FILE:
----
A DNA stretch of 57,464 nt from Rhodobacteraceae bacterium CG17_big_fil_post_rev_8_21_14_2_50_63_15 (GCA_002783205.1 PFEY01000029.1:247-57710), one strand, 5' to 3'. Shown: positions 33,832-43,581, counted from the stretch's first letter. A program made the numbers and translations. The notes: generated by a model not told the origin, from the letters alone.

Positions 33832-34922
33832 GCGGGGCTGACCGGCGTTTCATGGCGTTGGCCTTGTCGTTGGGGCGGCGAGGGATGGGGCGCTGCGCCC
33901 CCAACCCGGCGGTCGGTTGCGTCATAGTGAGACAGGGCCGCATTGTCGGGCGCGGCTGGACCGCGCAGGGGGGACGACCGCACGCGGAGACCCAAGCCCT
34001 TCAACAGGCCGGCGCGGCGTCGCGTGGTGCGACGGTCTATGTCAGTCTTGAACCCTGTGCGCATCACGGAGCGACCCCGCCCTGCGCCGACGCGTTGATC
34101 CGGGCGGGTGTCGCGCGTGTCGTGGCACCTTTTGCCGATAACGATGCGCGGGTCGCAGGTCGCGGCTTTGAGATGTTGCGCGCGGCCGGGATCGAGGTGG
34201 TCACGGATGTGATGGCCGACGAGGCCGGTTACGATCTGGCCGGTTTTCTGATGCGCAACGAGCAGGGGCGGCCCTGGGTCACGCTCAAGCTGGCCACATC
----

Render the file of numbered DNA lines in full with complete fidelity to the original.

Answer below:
A DNA stretch of 57,464 nt from Rhodobacteraceae bacterium CG17_big_fil_post_rev_8_21_14_2_50_63_15 (GCA_002783205.1 PFEY01000029.1:247-57710), one strand, 5' to 3'. Shown: positions 33,832-43,581, counted from the stretch's first letter. A program made the numbers and translations. The notes: generated by a model not told the origin, from the letters alone.

Positions 33832-34922
33832 GCGGGGCTGACCGGCGTTTCATGGCGTTGGCCTTGTCGTTGGGGCGGCGAGGGATGGGGCGCTGCGCCC
33901 CCAACCCGGCGGTCGGTTGCGTCATAGTGAGACAGGGCCGCATTGTCGGGCGCGGCTGGACCGCGCAGGGGGGACGACCGCACGCGGAGACCCAAGCCCT
34001 TCAACAGGCCGGCGCGGCGTCGCGTGGTGCGACGGTCTATGTCAGTCTTGAACCCTGTGCGCATCACGGAGCGACCCCGCCCTGCGCCGACGCGTTGATC
34101 CGGGCGGGTGTCGCGCGTGTCGTGGCACCTTTTGCCGATAACGATGCGCGGGTCGCAGGTCGCGGCTTTGAGATGTTGCGCGCGGCCGGGATCGAGGTGG
34201 TCACGGATGTGATGGCCGACGAGGCCGGTTACGATCTGGCCGGTTTTCTGATGCGCAACGAGCAGGGGCGGCCCTGGGTCACGCTCAAGCTGGCCACATC